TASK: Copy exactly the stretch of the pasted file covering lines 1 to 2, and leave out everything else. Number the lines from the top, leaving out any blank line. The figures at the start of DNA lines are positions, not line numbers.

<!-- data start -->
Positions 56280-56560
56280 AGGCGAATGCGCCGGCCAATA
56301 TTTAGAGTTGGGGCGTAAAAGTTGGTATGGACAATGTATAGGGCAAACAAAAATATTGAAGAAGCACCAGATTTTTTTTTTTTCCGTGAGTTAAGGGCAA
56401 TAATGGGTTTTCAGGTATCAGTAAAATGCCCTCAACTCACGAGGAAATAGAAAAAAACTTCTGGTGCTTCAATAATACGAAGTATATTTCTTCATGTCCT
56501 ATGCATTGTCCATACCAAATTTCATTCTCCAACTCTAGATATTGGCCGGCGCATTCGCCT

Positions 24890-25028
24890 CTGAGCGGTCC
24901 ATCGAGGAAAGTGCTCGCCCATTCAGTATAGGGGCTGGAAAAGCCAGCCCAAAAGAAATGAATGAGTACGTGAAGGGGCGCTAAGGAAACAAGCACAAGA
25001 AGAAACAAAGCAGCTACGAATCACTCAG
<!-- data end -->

Positions 56280-56560
56280 AGGCGAATGCGCCGGCCAATA